This is an effective way to minimize the duration of exposure especially for particular skills sets that require personnel to work in environments that have higher concentrations of respirable toxins over a long period of time.
While career development has largely been left to individual ambition and commitment, it may prove to be prudent for mining entities to spearhead and encourage upskilling by intentionally limiting the number of years an individual can work within certain environments.
For instance, underground miners who endure heavy concentrations of dust and respirable toxins can have the number of years they can work underground capped.
During the course of their underground tenure they must be mandated to pursue an alternative skill of their choice which will enable them to be moved to a different surface workstation once they have exhausted their “underground years”.
This will allow entities not only to tackle and limit prolonged exposure to respirable toxins but will also ready the workforce for the integration of additional automation and precision mining methods which will limit human tasks in many mining processes.
Whilst such a solution is not suitable or applicable to all skill sets, it can work for personnel whose skill set is under threat from automation.
Communities surrounding mining entities are also highly susceptible to respiratory diseases through secondary exposure and are affected by a range of illnesses such as the onset of sinuses problems, asthma and in worst cases silica induced tuberculosis and silicosis.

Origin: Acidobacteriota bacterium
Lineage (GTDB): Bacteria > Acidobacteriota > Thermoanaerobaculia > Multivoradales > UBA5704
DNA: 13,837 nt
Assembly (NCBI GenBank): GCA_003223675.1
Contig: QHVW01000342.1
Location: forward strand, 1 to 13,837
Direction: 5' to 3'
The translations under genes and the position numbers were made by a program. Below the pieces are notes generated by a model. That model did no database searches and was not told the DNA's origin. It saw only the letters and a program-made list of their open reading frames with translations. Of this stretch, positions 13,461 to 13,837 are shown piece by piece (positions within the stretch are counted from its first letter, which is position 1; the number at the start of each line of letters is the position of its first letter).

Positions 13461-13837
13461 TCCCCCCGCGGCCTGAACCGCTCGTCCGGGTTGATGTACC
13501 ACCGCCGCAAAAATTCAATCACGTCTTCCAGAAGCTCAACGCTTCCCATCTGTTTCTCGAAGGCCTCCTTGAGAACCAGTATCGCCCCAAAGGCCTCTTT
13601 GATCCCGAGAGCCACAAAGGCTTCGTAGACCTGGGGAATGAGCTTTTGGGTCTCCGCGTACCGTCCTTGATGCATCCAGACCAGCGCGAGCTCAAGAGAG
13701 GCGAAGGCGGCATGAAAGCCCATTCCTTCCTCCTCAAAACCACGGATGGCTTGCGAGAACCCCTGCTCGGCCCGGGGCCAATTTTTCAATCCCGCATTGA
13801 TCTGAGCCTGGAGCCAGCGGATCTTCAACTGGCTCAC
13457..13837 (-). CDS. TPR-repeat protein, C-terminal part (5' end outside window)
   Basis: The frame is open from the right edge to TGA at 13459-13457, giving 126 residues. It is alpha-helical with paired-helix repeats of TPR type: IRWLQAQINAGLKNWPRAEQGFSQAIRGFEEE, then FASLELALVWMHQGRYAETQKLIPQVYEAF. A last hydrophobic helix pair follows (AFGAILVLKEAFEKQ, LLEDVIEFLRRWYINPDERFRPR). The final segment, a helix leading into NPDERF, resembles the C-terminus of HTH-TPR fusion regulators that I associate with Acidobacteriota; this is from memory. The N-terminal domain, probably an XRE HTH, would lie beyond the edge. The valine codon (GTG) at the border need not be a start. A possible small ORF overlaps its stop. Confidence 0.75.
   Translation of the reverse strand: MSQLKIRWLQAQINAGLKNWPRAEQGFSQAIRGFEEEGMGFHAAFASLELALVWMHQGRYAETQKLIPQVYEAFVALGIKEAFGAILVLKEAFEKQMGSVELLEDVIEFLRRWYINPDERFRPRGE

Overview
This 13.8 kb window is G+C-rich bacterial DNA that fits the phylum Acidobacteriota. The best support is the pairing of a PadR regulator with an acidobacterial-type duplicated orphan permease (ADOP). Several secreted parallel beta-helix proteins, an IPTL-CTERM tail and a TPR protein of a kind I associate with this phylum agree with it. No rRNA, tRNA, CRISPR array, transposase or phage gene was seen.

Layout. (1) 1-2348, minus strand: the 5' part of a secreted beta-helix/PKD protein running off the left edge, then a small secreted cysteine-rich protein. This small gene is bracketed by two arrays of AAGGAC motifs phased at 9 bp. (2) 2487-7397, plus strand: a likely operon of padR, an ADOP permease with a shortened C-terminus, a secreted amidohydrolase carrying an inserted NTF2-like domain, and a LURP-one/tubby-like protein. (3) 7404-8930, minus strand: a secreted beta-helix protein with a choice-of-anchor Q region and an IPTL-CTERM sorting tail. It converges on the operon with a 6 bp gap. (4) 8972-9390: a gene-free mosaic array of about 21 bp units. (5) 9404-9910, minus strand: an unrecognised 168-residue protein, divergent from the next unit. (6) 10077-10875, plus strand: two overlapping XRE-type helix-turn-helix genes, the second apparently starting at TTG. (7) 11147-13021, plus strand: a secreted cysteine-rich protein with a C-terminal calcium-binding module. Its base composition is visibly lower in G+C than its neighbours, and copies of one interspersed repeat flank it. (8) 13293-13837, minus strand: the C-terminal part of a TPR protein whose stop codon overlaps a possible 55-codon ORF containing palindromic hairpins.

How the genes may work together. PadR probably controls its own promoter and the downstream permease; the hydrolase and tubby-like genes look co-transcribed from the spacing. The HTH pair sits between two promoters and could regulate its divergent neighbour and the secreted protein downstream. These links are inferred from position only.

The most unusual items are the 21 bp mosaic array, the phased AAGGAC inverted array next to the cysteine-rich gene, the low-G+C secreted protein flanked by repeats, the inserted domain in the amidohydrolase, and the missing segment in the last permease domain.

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In most instances’ respiratory illnesses in communities near mining activities are not comprehensively reported, collated and monitored with vigilance so as to provide definitive statistics on the impact of such exposure.
However, it is important to accept the presence of such risk and for governments and mining entities alike to ensure that such communities have effective institutions to assist them to manage such consequences.
Whilst public insurance safety nets only cover occupational exposure, non-occupational exposure arising from the activities of mining entities in mining areas is also a reality and needs to be accounted for.
The most effective mitigation is for governments to ensure that mining entities are strictly complying with the rules relating to the management of adverse impacts.